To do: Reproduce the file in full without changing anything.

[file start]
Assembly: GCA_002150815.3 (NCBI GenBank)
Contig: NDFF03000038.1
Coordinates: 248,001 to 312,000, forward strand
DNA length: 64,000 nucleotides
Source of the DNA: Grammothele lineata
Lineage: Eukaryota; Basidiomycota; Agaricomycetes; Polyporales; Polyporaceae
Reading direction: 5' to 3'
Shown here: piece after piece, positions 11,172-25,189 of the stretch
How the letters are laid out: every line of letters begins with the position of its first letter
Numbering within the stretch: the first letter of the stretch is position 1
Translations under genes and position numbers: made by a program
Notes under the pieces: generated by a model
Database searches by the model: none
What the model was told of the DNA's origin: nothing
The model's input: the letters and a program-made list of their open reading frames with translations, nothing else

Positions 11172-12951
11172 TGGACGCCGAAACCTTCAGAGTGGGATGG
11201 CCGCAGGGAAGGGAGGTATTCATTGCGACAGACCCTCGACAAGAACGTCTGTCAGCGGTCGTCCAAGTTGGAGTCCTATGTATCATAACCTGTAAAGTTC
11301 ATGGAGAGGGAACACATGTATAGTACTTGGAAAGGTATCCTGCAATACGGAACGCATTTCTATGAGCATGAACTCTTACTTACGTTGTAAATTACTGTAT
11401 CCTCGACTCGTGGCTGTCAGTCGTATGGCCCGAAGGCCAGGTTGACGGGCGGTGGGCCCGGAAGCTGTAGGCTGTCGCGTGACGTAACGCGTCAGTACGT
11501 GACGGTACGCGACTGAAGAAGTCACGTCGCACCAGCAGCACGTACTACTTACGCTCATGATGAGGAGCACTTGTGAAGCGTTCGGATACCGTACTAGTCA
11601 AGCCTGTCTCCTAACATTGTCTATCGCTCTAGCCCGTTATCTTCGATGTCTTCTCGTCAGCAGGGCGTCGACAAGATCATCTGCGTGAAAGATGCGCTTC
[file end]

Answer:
Assembly: GCA_002150815.3 (NCBI GenBank)
Contig: NDFF03000038.1
Coordinates: 248,001 to 312,000, forward strand
DNA length: 64,000 nucleotides
Source of the DNA: Grammothele lineata
Lineage: Eukaryota; Basidiomycota; Agaricomycetes; Polyporales; Polyporaceae
Reading direction: 5' to 3'
Shown here: piece after piece, positions 11,172-25,189 of the stretch
How the letters are laid out: every line of letters begins with the position of its first letter
Numbering within the stretch: the first letter of the stretch is position 1
Translations under genes and position numbers: made by a program
Notes under the pieces: generated by a model
Database searches by the model: none
What the model was told of the DNA's origin: nothing
The model's input: the letters and a program-made list of their open reading frames with translations, nothing else

Positions 11172-12951
11172 TGGACGCCGAAACCTTCAGAGTGGGATGG
11201 CCGCAGGGAAGGGAGGTATTCATTGCGACAGACCCTCGACAAGAACGTCTGTCAGCGGTCGTCCAAGTTGGAGTCCTATGTATCATAACCTGTAAAGTTC
11301 ATGGAGAGGGAACACATGTATAGTACTTGGAAAGGTATCCTGCAATACGGAACGCATTTCTATGAGCATGAACTCTTACTTACGTTGTAAATTACTGTAT
11401 CCTCGACTCGTGGCTGTCAGTCGTATGGCCCGAAGGCCAGGTTGACGGGCGGTGGGCCCGGAAGCTGTAGGCTGTCGCGTGACGTAACGCGTCAGTACGT
11501 GACGGTACGCGACTGAAGAAGTCACGTCGCACCAGCAGCACGTACTACTTACGCTCATGATGAGGAGCACTTGTGAAGCGTTCGGATACCGTACTAGTCA
11601 AGCCTGTCTCCTAACATTGTCTATCGCTCTAGCCCGTTATCTTCGATGTCTTCTCGTCAGCAGGGCGTCGACAAGATCATCTGCGTGAAAGATGCGCTTC